“Fasted cardio helps you burn fat, you’ve no food in your system so it has to use the fat to fuel it….duh” – We’ve all heard this at some stage, it is still being echoed by many coaches and gym-goers seeking to get lean.
Let’s break it down in simple terms:
- We eat for energy; our body needs energy to perform all activities & functions.
- We categorise what we eat into carbs, fats and proteins (macro-nutrients).
- ATP (Adenosine Triphosphate) is the body’s cellular currency for energy.
- Transforming food into energy is a chemical process known as metabolism.
A (simplified) analogy is that within our body there is a factory, we supply it with raw materials (food) to process (metabolise) and provide us with an end product (ATP /Energy).
During exercise, the primary sources of energy are carbs and fats. Protein contributes too but only a small amount of total energy is used (Brooks, 2012), so let’s omit that raw material for now.
In our analogy, we have two production lines one for fat and one for carbs. The process of turning carbs into energy can be a much faster process than converting fat into energy.
As with all production, supply and demand play a role. The demand is based on what we ask our bodies to do. When we exercise we are asking our body to satisfy the energy demand of the exercise intensity.
The thinking behind fasted cardio is that fat is used as a fuel, as we’ve no carbs in “stock”, therefore we must lose more fat?
A study (Schoenfeld et al in 2014) examined twenty volunteers, young females, 10 per group of Fasted and Fed. They did an hour of treadmill walking x3/week and dependent on group fasted or fed cardio. All nutrition was monitored, managed and supported to ensure a deficit for each volunteer in the group, no significant difference was found after 4 weeks. Indicating that fat loss changes associated with aerobic exercise (cardiovascular training aka “cardio”) and a calorie deficit are the same irrespective of the cardio performed fasted or fed.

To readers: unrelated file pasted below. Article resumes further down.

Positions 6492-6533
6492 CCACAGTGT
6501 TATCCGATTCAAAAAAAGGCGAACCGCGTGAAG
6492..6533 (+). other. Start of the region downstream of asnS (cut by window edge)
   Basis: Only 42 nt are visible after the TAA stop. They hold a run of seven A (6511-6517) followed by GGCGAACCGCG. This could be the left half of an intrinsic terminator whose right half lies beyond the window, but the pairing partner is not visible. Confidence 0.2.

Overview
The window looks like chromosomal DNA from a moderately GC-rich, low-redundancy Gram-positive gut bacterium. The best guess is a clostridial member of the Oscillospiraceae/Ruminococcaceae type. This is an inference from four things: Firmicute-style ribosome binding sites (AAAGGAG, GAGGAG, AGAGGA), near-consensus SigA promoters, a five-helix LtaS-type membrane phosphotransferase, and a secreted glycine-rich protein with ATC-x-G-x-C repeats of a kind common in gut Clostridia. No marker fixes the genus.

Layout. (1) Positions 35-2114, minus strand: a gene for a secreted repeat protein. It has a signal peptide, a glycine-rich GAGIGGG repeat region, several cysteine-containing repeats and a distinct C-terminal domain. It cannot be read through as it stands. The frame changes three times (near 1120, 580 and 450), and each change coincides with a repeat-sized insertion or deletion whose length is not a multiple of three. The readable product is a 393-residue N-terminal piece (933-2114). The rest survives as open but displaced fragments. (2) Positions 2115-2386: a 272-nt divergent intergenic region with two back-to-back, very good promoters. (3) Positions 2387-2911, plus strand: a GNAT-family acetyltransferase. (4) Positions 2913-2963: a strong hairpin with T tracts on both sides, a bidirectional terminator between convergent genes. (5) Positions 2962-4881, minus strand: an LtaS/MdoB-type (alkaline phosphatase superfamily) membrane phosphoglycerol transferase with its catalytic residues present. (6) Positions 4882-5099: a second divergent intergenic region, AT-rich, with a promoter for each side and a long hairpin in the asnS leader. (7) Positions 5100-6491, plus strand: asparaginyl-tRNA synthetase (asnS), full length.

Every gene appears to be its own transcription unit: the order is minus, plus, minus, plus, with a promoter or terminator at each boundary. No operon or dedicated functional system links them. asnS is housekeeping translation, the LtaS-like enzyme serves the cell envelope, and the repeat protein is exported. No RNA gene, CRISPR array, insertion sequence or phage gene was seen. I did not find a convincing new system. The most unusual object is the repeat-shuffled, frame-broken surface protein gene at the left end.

A (meta-analysis and systematic) review by Hackett et al 2017 showed that across 5 studies matching their desired criteria, a total sample size of 96 participants showed no significant difference in weight loss or fat loss when using fasted cardio in comparison to fed cardio in an effort to lose weight / reduce body fat.
It is well known that the underlying mechanism of weight loss is a calorie deficit and not fuel substrate (raw material) utilisation. In our analogy, a calorie deficit is producing more than we’re supplying and weight loss is effectively taking from stock we have in our factory/system – losing weight.
Bottom-line: if fat loss is your concern, prioritise achieving and sustaining a calorie deficit.
It’s really down to preference, maybe you dislike eating before early morning workouts as you’ve experienced some gastrointestinal discomfort and getting in your food earlier or working out later isn’t an option then fire away.
- Brooks, George. (2012). Bioenergetics of Exercising Humans. Comprehensive Physiology. 2. 537-562. 10.1002/cphy.c110007.
- Hackett, D.; Hagstrom, A.D. Effect of Overnight Fasted Exercise on Weight Loss and Body Composition: A Systematic Review and Meta-Analysis. J. Funct. Morphol. Kinesiol. 2017, 2, 43.
- Schoenfeld, Brad & Aragon, Alan & Wilborn, Colin & Krieger, James & Tiryaki-Sonmez, Raziye. (2014). Body composition changes associated with fasted versus non-fasted aerobic exercise. Journal of the International Society of Sports Nutrition. 11. 54.